ity of the load transfer into the column, column and provided the expression for the of eqn (3) by the heavy continuous lines.
loads at which first material failure would
and total equivalent imperfection can be occur. They even outlined a graphical To allow meaningful comparisons of the
considerably greater than say the L/1000 method for determining the magnitude of two design criteria the strength curves
the generalised imperfection and the elastic
usually guaranteed by steel suppliers. As critical load from experimental results from eqn (2) have been reduced by divid-
will be further discussed in a later which some 50 years later was to be picked- ing by the load factor taken for the
section, the total equivalent imperfection up by Richard Southwell and henceforth purposes of illustration to be γ =1.4. By
become known as the ‘Southwell Plot’.
that underpins most codes is consider- including into the definition of η the

6 February 2007 – The Structural Engineer|29


technical note: columns

Fig 3. Design ter pe is unpacked and rewritten as


curves for 2
Pe
strength and pe = = c : d vEy n : d r n ...(5)
Py L
serviceability
design for steel In this form there are two independ-
columns, ent parameters involved: material stiff-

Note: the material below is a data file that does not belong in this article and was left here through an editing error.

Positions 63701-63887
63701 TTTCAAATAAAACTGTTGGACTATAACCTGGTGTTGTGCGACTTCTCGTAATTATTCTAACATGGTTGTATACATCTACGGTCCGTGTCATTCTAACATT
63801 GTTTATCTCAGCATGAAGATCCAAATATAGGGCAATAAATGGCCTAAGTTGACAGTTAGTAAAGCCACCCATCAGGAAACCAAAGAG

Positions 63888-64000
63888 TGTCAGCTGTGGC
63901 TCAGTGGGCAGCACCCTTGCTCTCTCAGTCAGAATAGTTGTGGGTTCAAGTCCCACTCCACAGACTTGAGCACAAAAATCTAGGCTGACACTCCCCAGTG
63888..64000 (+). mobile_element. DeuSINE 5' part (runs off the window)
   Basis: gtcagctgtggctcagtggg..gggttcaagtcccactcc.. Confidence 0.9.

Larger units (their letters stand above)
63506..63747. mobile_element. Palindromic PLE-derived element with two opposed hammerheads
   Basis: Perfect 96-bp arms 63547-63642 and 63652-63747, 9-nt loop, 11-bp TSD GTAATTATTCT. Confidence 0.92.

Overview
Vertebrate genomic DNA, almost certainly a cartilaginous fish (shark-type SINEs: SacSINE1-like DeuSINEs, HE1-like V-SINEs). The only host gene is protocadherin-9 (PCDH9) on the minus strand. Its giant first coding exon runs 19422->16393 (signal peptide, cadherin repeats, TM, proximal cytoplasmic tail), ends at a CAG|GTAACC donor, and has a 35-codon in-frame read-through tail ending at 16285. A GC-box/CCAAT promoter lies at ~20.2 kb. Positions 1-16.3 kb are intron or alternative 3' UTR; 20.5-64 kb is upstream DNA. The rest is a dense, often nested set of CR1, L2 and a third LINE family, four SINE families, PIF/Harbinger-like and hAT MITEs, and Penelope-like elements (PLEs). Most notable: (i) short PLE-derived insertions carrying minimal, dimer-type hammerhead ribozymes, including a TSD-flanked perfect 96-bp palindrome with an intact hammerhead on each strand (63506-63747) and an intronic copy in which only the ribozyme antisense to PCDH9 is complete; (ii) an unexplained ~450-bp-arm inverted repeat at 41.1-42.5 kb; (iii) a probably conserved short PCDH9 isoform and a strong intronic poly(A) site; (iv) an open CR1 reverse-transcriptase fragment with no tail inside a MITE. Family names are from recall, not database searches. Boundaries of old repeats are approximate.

expressed in ness to strength (E/σy), and the
terms of the slenderness ratio (L/r). It is for this
code reason that tables in BS 5950 require
parameters of separate safe load tables for each grade
slenderness of steel. The imperfection parameter η is
ration, L/r, for likewise expressed in a somewhat differ-
Robertson ent form.
parameter equal It was more than 40 years after its
to (a) α = 0.001 publication that the Ayrton–Perry4
and (b) α = column strength eqn (2) was reconsid-
0.003. Curves ered by Robertson7 who, making use of
show the the relationships Z = I/ymax and I = Ar2,
transitions from suggested that the imperfection parame-
strength to ter would be more practically expressed
serviceability and more conveniently reflect test result
occurring within if written in the form
w0 L y max
practical h = w0 y max /r 2 = d nd r nf r p
L
slenderness ...(6)
regimes = a d Lr n

In these expressions r is the radius of


gyration about the axis normal to the
plane of buckling, ymax is the distance
from the neutral axis to the extreme